The image quality was average for a consumer model. The sample shots showed good color saturation and nicely exposed images. The images were sharp in the middle, but get a little soft around the edges. This is ok for small prints, but will become more noticeable as the print size gets larger. When shooting in DIS (Digital Image Stabilization) mode, the level of noise did increase noticeably. This is due to the increase in ISO to raise the shutter speed. This is how the camera makes up for the slight shaking of the camera as you are taking a picture. While it will help in well lit situations since the camera won't have to raise the ISO very much, in low light, it will add much more noise, lowering the quality of your pictures. Using the auto settings and a flash is the best way to keep your image quality as high as possible. Another way is to use a tripod or a monopod to help steady yourself as you are shooting.
When shooting with the flash, the camera did very well as long as you stayed within the limits of the flash (approx. 18ft. at wide angle). It provided good light and allowed for good colors and skin tones, however, it is not very powerful since the flash and the battery are so small. That said, don't expect this flash to light up a medium or large sized room, which means, you will have to get close enough to your subject to produce a well lit picture. When shooting in portrait mode, I noticed that it would shoot at ISO 50 as much as possible. This is good for the image, but it also causes the background and shadows to appear darker than it would if it had used an ISO of 100 or 200.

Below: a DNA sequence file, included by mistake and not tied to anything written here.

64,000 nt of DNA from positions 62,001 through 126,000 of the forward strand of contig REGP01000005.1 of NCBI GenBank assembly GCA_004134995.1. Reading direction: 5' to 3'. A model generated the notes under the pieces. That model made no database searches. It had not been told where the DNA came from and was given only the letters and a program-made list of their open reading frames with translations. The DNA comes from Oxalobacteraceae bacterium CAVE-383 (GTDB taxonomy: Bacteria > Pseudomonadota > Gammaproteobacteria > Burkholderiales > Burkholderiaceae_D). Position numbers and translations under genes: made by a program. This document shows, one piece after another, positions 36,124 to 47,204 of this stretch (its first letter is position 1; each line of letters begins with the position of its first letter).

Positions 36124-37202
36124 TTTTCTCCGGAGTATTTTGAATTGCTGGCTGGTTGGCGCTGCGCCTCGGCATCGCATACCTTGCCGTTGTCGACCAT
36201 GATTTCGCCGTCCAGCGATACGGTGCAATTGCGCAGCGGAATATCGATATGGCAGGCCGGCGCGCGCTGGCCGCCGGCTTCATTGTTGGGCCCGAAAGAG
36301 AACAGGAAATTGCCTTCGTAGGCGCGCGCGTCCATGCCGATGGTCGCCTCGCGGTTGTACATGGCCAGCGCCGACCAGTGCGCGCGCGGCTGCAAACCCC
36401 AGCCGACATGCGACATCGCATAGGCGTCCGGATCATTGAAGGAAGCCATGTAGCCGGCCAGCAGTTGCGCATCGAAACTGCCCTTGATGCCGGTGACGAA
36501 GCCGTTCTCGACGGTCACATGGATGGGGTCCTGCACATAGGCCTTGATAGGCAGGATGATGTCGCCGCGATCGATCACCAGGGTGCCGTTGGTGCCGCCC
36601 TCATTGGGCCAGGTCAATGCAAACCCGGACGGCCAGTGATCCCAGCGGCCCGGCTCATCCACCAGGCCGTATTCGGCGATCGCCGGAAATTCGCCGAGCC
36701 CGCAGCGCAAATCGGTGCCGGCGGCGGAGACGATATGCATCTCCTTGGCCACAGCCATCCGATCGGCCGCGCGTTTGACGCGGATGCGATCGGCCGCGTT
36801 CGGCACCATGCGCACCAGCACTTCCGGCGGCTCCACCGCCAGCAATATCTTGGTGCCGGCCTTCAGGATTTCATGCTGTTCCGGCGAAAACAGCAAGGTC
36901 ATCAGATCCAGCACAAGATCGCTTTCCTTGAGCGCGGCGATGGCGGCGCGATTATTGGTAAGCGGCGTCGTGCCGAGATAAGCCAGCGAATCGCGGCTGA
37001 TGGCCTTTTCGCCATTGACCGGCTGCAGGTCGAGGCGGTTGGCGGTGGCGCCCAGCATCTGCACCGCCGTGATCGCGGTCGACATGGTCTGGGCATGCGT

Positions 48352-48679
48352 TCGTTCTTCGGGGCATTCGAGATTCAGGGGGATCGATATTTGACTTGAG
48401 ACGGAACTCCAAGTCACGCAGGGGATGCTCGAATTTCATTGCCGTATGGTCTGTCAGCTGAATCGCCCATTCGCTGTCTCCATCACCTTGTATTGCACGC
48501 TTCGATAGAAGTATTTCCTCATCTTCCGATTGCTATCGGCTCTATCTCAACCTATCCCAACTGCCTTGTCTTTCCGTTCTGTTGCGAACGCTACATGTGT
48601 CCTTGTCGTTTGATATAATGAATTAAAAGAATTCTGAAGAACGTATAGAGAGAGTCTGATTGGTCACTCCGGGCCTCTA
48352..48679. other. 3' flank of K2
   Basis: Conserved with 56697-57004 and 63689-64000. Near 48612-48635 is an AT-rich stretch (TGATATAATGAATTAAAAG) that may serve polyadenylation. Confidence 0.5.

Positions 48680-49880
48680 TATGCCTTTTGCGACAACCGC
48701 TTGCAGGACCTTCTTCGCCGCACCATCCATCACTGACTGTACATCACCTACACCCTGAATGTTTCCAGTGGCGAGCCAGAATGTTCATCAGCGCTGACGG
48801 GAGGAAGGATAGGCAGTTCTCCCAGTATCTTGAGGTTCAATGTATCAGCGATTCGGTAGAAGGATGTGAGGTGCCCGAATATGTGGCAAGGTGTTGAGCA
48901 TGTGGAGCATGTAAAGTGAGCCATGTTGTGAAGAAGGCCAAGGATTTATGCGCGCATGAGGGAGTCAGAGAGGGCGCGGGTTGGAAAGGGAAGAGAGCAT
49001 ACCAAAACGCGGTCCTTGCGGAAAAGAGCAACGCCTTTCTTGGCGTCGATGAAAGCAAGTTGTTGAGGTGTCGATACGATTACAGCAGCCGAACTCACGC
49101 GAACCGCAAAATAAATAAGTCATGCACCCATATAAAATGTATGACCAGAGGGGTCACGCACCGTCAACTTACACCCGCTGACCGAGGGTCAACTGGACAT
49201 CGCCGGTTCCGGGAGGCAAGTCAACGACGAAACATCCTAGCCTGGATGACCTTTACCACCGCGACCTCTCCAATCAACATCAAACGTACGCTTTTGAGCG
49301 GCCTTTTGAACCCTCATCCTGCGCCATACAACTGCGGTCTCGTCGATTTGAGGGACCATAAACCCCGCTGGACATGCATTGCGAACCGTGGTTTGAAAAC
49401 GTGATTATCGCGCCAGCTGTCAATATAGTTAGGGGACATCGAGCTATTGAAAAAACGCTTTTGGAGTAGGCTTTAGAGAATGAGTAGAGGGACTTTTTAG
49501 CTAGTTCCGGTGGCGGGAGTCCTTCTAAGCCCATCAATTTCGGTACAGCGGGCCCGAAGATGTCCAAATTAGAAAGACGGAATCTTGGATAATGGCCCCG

As with the 250, the 280 still uses an .AVI format instead of a .MOV format that is used on most of the Olympus models. You have the choice of capturing video at 640x480, 320x240, or 160x120 with audio. The movies turned out excellent in well lit situations indoors or out. With less than perfect light, the amount of noise will increase dramatically. The 3x zoom is able to be set before you start recording but it is disabled during recording. The movie files are quite large when shooting in 640x480, so it is recommended that you have a large memory card if you plan on taking a lot of videos.
The FE-280 is powered by a tiny LI-42B 3.7v 740mAh Lithium Ion battery pack that is charged in the included rapid charger. Olympus does not specify the battery runtime, however, I found battery life was good, allowing me to capture about 110 pictures, several short movie clips as well as conclude many other tests before having to charge the battery. Because you can use one battery while charging another, we suggest you add at least one extra pack to your purchase and keep it charged and ready at all times. There's nothing more aggravating than missing that spontaneous photo opt, due to a dead battery!
Bottom line - As one of three new additions to the Olympus "FE" lineup, the 280 is definitely the smallest. Sporting an 8- megapixel image sensor, 3x optical zoom, and 21 preprogrammed scene modes, it isn't necessarily small in features. This is an excellent camera for the beginning photographer, or someone that wants to have one around that isn't bulky or in the way. The built-in Guide allows for the user to learn about photography as well as take the best possible pictures in any situation. With a price between $170 and $200, the Olympus FE-280 offers a good value for it's quality and size.